An international team of researchers led by geoscientists from the Alfred Wegener Institute, Helmholtz Centre for Polar and Marine Research (AWI) have now...
The bacteria that cause tuberculosis need iron to survive. Researchers at the University of Zurich have now solved the first detailed structure of the transport protein responsible for the iron supply. When the iron transport into the bacteria is inhibited, the pathogen can no longer grow. This opens novel ways to develop targeted tuberculosis drugs.
One of the most devastating pathogens that lives inside human cells is Mycobacterium tuberculosis, the bacillus that causes tuberculosis. According to the...
An international team with the participation of Prof. Dr. Michael Kues from the Cluster of Excellence PhoenixD at Leibniz University Hannover has developed a new method for generating quantum-entangled photons in a spectral range of light that was previously inaccessible. The discovery can make the encryption of satellite-based communications much more secure in the future.
A 15-member research team from the UK, Germany and Japan has developed a new method for generating and detecting quantum-entangled photons at a wavelength of...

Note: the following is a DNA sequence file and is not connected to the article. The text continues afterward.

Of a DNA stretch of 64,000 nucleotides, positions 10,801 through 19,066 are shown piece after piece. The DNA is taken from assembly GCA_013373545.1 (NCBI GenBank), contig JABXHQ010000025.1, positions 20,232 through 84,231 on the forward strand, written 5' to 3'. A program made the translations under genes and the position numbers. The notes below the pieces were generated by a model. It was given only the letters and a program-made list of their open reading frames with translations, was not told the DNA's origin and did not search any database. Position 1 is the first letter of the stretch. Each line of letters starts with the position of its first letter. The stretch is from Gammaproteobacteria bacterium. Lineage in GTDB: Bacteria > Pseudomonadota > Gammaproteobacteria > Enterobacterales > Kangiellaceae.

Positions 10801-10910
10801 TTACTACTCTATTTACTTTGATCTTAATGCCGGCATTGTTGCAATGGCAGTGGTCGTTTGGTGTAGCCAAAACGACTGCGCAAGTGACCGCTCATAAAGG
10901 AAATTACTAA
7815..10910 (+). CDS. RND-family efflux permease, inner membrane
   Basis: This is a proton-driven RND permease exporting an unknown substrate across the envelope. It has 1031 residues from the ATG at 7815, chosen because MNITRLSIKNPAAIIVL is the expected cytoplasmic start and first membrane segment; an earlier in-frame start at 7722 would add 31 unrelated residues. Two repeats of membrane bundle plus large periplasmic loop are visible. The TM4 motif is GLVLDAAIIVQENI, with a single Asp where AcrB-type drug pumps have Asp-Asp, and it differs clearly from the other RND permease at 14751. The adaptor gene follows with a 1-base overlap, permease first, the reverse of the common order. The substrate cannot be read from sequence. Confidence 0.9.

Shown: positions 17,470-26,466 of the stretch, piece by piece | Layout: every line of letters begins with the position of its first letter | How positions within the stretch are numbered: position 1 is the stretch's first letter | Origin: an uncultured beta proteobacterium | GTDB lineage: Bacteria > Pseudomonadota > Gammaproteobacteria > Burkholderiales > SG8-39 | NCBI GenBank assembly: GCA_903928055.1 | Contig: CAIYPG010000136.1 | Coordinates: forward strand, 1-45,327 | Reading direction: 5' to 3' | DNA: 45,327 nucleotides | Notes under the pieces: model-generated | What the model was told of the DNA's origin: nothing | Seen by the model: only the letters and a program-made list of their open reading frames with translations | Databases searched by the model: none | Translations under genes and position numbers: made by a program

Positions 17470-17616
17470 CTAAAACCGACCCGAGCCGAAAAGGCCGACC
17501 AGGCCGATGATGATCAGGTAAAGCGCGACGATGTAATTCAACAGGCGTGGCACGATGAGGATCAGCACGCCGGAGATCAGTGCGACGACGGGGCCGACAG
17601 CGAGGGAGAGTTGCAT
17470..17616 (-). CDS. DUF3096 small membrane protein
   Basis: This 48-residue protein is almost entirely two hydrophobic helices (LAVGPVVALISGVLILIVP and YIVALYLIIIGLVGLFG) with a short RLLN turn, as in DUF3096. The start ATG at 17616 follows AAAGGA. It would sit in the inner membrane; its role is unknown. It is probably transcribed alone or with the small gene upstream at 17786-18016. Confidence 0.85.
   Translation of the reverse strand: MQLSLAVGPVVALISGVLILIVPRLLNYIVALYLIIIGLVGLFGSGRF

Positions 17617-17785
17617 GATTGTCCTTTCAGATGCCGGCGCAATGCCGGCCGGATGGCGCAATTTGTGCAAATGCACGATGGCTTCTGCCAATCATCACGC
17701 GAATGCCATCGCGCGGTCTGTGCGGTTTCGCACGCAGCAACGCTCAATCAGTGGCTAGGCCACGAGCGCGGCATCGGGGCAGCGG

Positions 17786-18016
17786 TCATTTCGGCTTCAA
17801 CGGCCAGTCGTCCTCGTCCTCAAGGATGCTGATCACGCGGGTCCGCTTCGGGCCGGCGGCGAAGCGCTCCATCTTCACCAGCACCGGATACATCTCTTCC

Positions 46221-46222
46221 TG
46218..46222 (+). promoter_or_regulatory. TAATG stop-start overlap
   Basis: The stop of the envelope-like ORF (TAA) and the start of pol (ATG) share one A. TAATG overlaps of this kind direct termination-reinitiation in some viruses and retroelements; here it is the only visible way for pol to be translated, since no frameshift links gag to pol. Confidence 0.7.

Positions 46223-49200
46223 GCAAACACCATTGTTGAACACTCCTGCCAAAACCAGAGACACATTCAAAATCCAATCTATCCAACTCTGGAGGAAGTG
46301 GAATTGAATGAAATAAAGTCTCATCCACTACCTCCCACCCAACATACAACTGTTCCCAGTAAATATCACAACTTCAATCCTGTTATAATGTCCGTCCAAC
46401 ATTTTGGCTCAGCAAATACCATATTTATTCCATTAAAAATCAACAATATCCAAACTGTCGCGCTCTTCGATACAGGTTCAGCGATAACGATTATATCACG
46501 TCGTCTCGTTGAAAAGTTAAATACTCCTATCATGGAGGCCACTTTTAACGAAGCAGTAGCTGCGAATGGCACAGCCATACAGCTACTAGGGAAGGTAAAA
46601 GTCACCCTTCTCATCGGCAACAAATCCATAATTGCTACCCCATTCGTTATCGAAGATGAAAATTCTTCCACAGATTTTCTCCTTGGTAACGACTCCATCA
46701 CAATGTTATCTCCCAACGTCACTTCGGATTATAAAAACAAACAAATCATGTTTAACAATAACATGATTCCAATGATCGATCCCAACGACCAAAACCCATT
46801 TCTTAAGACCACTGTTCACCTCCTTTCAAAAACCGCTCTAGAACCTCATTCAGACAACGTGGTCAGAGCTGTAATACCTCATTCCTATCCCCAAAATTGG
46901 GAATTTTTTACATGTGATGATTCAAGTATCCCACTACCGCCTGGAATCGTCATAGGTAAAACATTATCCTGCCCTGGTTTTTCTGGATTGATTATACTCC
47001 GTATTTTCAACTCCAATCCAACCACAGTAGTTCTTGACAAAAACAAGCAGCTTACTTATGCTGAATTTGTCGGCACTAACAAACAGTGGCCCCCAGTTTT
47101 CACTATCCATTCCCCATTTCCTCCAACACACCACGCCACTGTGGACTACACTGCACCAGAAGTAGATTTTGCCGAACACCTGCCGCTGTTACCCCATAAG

Together with their colleagues from the University of Würzburg, physicists from the group of Professor Alexander Szameit at the University of Rostock have devised a “funnel” for photons. Their discovery was recently published in the renowned journal Science and holds great promise for novel ultra-sensitive detectors as well as innovative applications in telecommunications and information processing.
The quantum-optical properties of light and its interaction with matter has fascinated the Rostock professor Alexander Szameit since College.
Researchers at the University of Zurich show that different stem cell populations are innervated in distinct ways. Innervation may therefore be crucial for proper tissue regeneration. They also demonstrate that cancer stem cells likewise establish contacts with nerves. Targeting tumour innervation could thus lead to new cancer therapies.
Stem cells can generate a variety of specific tissues and are increasingly used for clinical applications such as the replacement of bone or cartilage....
02.04.2020 | Event News
26.03.2020 | Event News
23.03.2020 | Event News
02.04.2020 | Physics and Astronomy
02.04.2020 | Information Technology
02.04.2020 | Health and Medicine